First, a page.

TOM: On the flip side, the structures are usually pretty well built and you often get hardwood floors and pretty solid wall framing and roof framing and floor framing. OK?

    ADAM: OK. Well, thank you very much for your help. I appreciate it.

    TOM: You’re welcome. Good luck with that project. Thanks so much for calling us at 888-MONEY-PIT.

    LESLIE: Sue in Wisconsin is on the line with a question about a humidifier. How can we help you today?

    SUE: Yeah, hi. Just want to say I love your show.

    TOM: Thank you, Sue.

    LESLIE: Hey, thanks.

    SUE: And I had a humidifier, a little kind of unorthodox one for 10 or 15 years. But now that’s gone and is there any humidifier that the homeowner can put on the furnace?

    TOM: Well, not really. They’re not designed for homeowners to install. If you’re super handy, I don’t see why you couldn’t do it. But usually, it involves cutting into the ductwork, getting it set right. There’s plumbing involved and there’s electric involved. If you have an outlet nearby that you can plug it into, then that solves that. The plumbing’s not terrible but you have to have a small water line that goes into it. If you’ve got an old water line that you can tap into, that may not be too bad.

    SUE: Yeah. I do. I have both of those.

    TOM: And the other thing is, though, that the humidifier technology has changed a lot today. And so the old ones that maybe had that sort of squirrel cage-looking drum that would circle around through a puddle of water, those are really ineffective and they grow mold in there. The new ones – newer ones – that have a trickle-down coil and they can work on humidistats that sense outside temperature, they’re actually computer-driven. They sense outside temperature and inside temperature. They can calculate exactly how much moisture you need.

    So there’s a lot of benefits from getting a higher-quality unit than perhaps what you had before. And then, of course, you would have that professionally installed. So, can you do it yourself? Yeah. I would put it in the advanced-DIY category. But if you buy a better-quality one, I think you’re going to get more use and comfort out of it.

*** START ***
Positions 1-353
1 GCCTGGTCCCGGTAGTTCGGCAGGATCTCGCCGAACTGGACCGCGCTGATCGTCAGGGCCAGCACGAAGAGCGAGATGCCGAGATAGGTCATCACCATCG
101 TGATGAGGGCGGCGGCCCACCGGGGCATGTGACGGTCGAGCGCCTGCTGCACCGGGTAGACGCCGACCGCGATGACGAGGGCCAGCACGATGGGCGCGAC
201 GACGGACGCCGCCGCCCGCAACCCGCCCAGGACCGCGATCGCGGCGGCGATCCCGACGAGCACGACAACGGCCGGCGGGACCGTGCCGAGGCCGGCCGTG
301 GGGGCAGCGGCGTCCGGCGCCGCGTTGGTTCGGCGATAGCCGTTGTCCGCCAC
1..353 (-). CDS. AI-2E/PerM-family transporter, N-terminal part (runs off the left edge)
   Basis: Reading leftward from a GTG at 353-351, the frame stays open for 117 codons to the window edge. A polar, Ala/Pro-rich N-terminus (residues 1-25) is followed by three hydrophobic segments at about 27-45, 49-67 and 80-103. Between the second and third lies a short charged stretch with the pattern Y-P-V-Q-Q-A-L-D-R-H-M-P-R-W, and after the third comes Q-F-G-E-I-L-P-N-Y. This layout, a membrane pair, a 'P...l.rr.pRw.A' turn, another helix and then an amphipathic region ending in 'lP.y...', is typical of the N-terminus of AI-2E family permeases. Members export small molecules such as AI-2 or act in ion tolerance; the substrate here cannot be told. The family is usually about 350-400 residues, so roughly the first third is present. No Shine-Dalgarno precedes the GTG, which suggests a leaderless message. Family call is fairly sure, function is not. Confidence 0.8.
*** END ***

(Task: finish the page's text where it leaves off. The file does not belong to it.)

SUE: I see. Do you have any recommendations?

    TOM: I would take a look at Aprilaire for one. They make a very good one, OK?

    SUE: OK. Well, thank you so much.

    LESLIE: Just ahead, the spring home selling season is quickly approaching. And if you’re planning on putting your home on the market, we’re going to share the key improvements that need to get done first to nail a quick sale, in today’s Building with Confidence Tip presented by Rocket Mortgage by Quicken Loans, next.

    TOM: Making good homes better, this is The Money Pit. I’m Tom Kraeutler.

    LESLIE: And I’m Leslie Segrete.

    TOM: And whether you are buying, selling or just enjoying your home, we are here for you every step of the way. Décor, remodeling, repair, you name it, just call in your question, right now, to 1-888-MONEY-PIT presented by HomeAdvisor, the fast and easy way to find the right pro for any kind of home project, whether it’s a small repair or a big remodel.

    LESLIE: Now we’ve got Tim on the line who’s dealing with a big crack in a driveway, causing some unevenness. Tell us what’s going on.

    TIM: Well, I have a concrete driveway. It’s 3 inches thick; I found that out after I saw the crack in the driveway. And they poured this driveway in one – as far as width. And they put it – it’s probably 16-foot wide and they poured it in 16×12-foot sections with – it looks like fracture pieces in it instead of the actual expansion joints? And where it goes over my drop – the ditch over my cupboard – it has a spot about a – 1 foot in a triangle – 1 foot by 1 foot by 1 foot – where it has dropped.

    And I’m trying to find some way to bring that piece back up level with the rest. That way, I can see – I’ve already had it sealed but I put a silicone in there along the joints to keep any further erosion from happening.

    TOM: How big is the piece that’s dropped? You said – is it cracked 1 foot by 1 foot by 1 foot?

    TIM: Yes. It’s a 1-foot triangle piece.

    TOM: So can you dig that piece out?

    TIM: No, I can’t, because it did not break on a smooth line. It fractured and it dropped down.